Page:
That is the fundamental question in digital data acquisition.
In this blog I will get started on the answer to this question; but as you'll see - it's not easy! I'll go through two examples: one using a sine wave and the second using real data I recorded from a pyrotechnic pin puller to show how it would be corrupted by improper sampling. Hopefully by the end of this discussion you'll have a better understand of aliasing.
In this edition, we will discuss what causes aliasing. Join us for follow-on blogs to see what you can do to minimize the resulting errors.
A Goldilocks Dilemma
In the data acquisition world, we describe the sampling parameter in terms of points per cycle. It is easy to understand when we are measuring a sine wave.
Let’s see if we can make it a Goldilocks decision: What is too fast, too slow, or just right?
The first frame in Figure 1 shows 100, the second 10, and the third, 2.75 points/cycle.
- Obviously, 100 points/cycle defines the sine wave really well.
- 10 points/cycle looks pretty good but, if we are interested in peak values, and we are unlucky enough to have the points equidistant from the peak, we have an error of ~5%. Is this OK?
- At 2.75 points/cycle, it looks like we are in real trouble.
But it’s not that simple. As it turns out, it’s not a really Goldilocks dilemma... all of the above are just right... depending on your requirements and available tools. We need to delve further.
In 1948 Claude Shannon published a paper that contained the fundamental law for discrete time history sampling. A paraphrase of what is now called Shannon’s Theorem is:
If we acquire more than two points/cycle
of the highest frequency in the signal
the waveform is completely defined.
It is pretty straightforward:
- If we sample at more than twice the highest frequency in the signal we satisfy Shannon’s Theorem. All of the examples satisfy this criterion.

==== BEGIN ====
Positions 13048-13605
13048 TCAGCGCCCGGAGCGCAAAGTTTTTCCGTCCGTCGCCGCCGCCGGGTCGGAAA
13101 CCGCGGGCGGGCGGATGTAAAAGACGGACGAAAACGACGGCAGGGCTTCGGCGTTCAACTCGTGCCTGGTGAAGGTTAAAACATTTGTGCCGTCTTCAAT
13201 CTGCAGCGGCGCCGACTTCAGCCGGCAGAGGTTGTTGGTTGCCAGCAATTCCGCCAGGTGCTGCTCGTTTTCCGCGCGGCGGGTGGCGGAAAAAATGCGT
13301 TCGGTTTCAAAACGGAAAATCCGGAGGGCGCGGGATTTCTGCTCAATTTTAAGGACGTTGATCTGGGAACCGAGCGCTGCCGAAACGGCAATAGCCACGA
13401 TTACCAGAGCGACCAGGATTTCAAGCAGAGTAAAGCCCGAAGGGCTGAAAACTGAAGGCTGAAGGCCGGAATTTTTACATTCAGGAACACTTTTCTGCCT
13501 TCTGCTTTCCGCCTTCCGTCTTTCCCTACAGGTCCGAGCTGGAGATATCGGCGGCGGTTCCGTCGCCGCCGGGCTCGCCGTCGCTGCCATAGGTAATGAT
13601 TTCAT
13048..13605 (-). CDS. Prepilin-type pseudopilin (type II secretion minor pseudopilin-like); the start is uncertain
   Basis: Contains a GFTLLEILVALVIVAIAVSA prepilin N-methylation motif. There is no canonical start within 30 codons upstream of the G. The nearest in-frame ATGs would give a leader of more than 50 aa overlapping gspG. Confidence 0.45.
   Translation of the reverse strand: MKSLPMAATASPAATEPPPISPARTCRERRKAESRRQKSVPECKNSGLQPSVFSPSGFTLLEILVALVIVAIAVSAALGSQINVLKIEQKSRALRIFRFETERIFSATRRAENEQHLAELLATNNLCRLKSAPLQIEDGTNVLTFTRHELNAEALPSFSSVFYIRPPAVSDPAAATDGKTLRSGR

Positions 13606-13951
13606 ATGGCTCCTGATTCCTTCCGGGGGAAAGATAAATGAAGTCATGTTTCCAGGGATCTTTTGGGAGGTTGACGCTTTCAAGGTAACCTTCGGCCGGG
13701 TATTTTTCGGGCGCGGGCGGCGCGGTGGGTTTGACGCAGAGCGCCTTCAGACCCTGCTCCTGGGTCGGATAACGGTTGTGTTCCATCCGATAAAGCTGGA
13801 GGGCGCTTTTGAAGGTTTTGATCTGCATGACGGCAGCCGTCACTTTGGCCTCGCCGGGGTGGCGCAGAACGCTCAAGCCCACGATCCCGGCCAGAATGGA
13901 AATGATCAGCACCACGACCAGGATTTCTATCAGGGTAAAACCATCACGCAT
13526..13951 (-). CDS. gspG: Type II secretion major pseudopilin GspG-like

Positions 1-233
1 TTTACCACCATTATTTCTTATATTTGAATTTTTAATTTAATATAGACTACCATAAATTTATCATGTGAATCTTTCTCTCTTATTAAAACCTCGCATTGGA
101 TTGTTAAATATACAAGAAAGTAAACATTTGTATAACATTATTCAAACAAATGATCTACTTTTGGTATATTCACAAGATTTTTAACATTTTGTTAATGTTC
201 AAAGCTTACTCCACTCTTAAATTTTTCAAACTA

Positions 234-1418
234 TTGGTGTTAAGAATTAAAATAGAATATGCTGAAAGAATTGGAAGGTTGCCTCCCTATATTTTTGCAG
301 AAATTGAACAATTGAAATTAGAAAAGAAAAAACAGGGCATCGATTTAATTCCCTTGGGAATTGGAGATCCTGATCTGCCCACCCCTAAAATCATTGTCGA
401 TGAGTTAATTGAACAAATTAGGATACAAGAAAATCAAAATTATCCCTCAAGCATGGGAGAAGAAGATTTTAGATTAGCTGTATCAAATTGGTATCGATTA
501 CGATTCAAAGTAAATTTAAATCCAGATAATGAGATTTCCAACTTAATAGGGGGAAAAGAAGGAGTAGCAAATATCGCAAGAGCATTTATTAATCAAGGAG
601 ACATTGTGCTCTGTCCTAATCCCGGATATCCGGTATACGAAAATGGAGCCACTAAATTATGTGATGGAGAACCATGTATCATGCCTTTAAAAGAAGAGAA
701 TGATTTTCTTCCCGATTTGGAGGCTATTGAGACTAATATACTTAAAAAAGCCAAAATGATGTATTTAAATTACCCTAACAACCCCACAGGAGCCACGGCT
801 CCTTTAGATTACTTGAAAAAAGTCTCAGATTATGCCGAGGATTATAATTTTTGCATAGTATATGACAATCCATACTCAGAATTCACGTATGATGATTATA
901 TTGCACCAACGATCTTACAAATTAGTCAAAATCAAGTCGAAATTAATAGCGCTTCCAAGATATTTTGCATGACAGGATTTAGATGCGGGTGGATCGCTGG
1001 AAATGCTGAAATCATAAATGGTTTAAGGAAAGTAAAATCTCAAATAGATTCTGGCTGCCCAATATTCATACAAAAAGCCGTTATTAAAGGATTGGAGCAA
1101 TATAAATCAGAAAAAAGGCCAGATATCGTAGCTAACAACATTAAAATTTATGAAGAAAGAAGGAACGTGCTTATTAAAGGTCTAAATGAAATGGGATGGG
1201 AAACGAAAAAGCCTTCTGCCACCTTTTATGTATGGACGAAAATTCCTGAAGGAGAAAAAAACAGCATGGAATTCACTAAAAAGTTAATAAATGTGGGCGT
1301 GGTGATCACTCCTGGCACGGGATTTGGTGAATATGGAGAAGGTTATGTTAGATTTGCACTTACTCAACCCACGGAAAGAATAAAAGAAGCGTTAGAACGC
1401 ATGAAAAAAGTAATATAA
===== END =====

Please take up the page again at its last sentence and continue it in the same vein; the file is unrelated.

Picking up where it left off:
- If we satisfy Shannon's Theorem, we know everything there is to know about the signal. This means that, if we have the appropriate tools (“Resampling”, or “Upsampling”), we can reconstruct any time history to any resolution that we want (Figure 2). So, 2.75 (or any number greater that 2) is OK. We will discuss this magic trick in a later blog.
But, it’s not so simple..the phrase: “of the highest frequency component in the signal” is the problem.
We know that all real signals have an infinite bandwidth (there are frequency components out to light frequency, and beyond…They may be small but they are there).
So..Shannon’s Theorem is ALWAYS VIOLATED!!
So, we should pack our bags and go home. Digital data acquisition does not work!
But, we know it does work… (Steve Hanly told us so). So what’s going on?
Violation of Shannon’s Theorem produces errors. These errors are called Aliasing. The errors can be small or large depending on how the data is acquired. The challenge, and our objective, is to assure that they are very small.
The term aliasing is a misnomer but the result is that any energy that is above ½ of the sample rate (called the Nyquist Frequency (Fn)) appears at the wrong frequency. Any signal components above Fn are “aliased” to lower frequencies where they are superimposed on the truth. This is obviously an error.
Aliasing Demonstration Video
The aliasing phenomenon is much more easily seen (and understood) in the frequency, or spectral, domain. To do this, we use the Fourier Transform to calculate the spectrum. Once we have that tool we can do a demo. To keep it simple we will use a sine wave input. The spectrum of a sine wave is a single “spike” in the spectrum. Figure 3 provides an overview of aliasing by "Captain Alias."
What should be obvious from the movie is that any frequency components above the Nyquist frequency will corrupt the signal that we are interested in. They will fold, and refold, until they wind up in the range we care about (Figure 4).
Real Shock Data